“Ah, Jane,” Miranda’s voice brings me back to the present situation. I must have looked miles away, thinking about Uncle Jeff.
So I tell her, “That explains why my ploy worked.” She looks skeptical, so I drop my surprise in her lap. “I texted Tara to tell her you and I are buddies. Next day, my mom tells me Uncle Jeff and Aunt Tara are coming by to visit on Tuesday.”
I’m really enjoying seeing how surprised Miranda looks. Just wait until she hears my plan.
End of chapter twenty-one
(Way to get backbone, kid . . . oops, I mean Jane. Was channeling my inner Miranda there for a moment. My “inner Miranda:” now there’s a concept I really don’t want to consider. So, instead, I’ve got to warn you, Jane: don’t you think Miranda has plans of her own? Hope this gets through to you somehow before the next chapter.)
“Trust me, I know what I’m doing.” You’ve been watching that Sledge Hammer show again, haven’t you?
I’d like to see a bit of body language from Jane when Miranda drops the bombshell about her one-night stand. Like both hands over her mouth or something.
Yes, that’s Sledge’s tag line. Curiously enough, sometimes he actually does, sometimes he certainly does not, but either way will usually involve excessive force.
I have put in a line to put a little more context into Jane’s reaction to Miranda’s bombshell, though not quite what you suggest.
I do love the way the author is becoming so intimately entangled with the action . . . or at least he seems to think he is. How many coffees is it now? (But the humour is brilliantly done.)
Thanks for the compliment.
And, indeed, the author is getting entangled in the action. I’ve always known how this story would end, but some of the steps in the middle have been a surprise. And that Jane seems to be turning her life around in part by dealing with an unwanted crush on her stepfather threw even me.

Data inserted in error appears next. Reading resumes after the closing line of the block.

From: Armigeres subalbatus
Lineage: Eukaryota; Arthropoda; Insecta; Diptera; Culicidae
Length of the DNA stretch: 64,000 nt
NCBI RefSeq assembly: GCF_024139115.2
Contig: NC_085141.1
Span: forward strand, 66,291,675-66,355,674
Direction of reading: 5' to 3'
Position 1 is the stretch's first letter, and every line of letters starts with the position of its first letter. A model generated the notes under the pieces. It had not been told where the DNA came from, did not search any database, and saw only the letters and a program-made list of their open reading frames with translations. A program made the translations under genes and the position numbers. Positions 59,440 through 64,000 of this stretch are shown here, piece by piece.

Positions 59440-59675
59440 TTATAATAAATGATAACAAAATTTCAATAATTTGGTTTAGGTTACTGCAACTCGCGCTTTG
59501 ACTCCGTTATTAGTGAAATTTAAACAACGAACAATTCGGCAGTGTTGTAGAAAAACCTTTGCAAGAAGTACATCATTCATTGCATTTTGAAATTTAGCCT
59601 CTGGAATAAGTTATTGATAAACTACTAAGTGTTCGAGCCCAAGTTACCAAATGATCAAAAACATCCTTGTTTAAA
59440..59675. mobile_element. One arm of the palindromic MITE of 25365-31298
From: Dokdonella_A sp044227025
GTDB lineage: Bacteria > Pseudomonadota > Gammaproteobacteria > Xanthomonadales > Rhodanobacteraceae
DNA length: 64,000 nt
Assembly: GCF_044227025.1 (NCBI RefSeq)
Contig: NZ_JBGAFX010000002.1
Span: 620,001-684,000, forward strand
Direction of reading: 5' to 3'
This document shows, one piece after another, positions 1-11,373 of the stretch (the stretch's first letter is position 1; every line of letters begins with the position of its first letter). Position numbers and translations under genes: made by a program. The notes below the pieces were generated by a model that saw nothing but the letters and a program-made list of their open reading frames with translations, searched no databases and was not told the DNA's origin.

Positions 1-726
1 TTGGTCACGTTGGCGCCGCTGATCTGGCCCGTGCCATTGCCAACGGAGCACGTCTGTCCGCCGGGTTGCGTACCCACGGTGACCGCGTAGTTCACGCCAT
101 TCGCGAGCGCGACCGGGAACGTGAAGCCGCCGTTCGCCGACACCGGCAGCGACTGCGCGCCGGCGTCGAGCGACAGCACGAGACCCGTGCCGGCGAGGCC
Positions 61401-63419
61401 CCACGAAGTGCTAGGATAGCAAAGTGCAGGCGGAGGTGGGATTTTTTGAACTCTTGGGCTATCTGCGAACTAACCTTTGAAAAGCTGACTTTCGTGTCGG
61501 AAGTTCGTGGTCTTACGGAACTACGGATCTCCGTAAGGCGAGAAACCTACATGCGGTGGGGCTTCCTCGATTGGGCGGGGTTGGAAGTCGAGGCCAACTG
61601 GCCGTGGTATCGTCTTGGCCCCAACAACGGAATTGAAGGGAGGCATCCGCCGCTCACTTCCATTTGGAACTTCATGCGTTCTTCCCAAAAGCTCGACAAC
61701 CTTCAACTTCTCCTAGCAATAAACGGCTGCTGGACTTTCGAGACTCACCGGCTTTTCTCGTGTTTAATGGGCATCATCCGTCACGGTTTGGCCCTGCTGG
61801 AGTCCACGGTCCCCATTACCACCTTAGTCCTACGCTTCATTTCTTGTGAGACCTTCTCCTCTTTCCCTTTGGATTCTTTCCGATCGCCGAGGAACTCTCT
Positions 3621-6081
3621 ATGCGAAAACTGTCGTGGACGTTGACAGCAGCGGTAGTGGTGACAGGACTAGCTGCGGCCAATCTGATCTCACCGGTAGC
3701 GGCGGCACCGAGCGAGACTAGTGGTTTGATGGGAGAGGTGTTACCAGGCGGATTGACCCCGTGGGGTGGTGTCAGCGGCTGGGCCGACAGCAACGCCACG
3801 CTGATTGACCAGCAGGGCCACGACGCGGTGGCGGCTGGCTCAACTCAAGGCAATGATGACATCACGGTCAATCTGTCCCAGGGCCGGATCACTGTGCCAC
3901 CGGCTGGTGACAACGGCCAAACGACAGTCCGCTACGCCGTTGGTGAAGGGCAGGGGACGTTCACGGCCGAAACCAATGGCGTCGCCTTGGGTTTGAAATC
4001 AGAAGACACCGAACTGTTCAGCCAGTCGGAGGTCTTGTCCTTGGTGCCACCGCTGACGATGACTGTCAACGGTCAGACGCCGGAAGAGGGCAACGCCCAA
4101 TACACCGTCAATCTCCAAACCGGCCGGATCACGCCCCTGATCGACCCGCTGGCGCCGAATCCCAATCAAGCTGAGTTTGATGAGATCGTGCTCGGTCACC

I’ve often found that non-writers are baffled by the author’s response to the antics of our characters. Have we no control of them? No, frequently not. I remember my surprise when Neve fell for that biker-type Rat! And Kerrid has pulled some unexpected tricks too. As for Olun, when did he become so murderous? But my usual problem is to stop a bit-player from stealing the scene—and the story.
Note Judy’s post, below.
I have always wondered how characters don’t just overrun the story, must take a lot of writerly discipline to keep everything under control or at least allow for surprises in development which forward the story rather than muddle it up!!! I admire you guys!!!!
Your sister seems to do well enough with this; her characters tend to fit with their stories quite cleanly. So ask her about it, too!
Sounds like a blog post I need to do sometime: what to do when a major character runs off the rails, or a minor character horns in on the action.
That said, most of the time a minor character acquires a larger role, it’s because I’ve taken a second look at the character, and found ways to develop it that help or even improve on the story. Of the stories here, Nora O’Donnell from “Martha’s Children” actually acquired a larger role after a reader reacted positively to the character; that she wasn’t as fully integrated into the story as she should have been was my fault. If I ever get around to the rewrite of the “Martha’s Children” sequel, another minor character, Irene Ducas, will have her role enlarged, and Sherlock Kammen will take a bow (which he couldn’t in the original because I hadn’t thought of him then).
Major characters running off the rails? Martha Fokker has always been a pain to write. She’s warped every story she’s been in. On the other hand, Alex Bancroft had his role reduced while I was writing “Prophecies and Penalties.” Why? Because I would have frustrated and bored all my readers. Emily was never to have ANY powers, but her acquisition of them and Stacia’s taking over part of Alex’s role went hand in hand.
So, some examples. Hope they give you a better idea of the trade-offs and issues!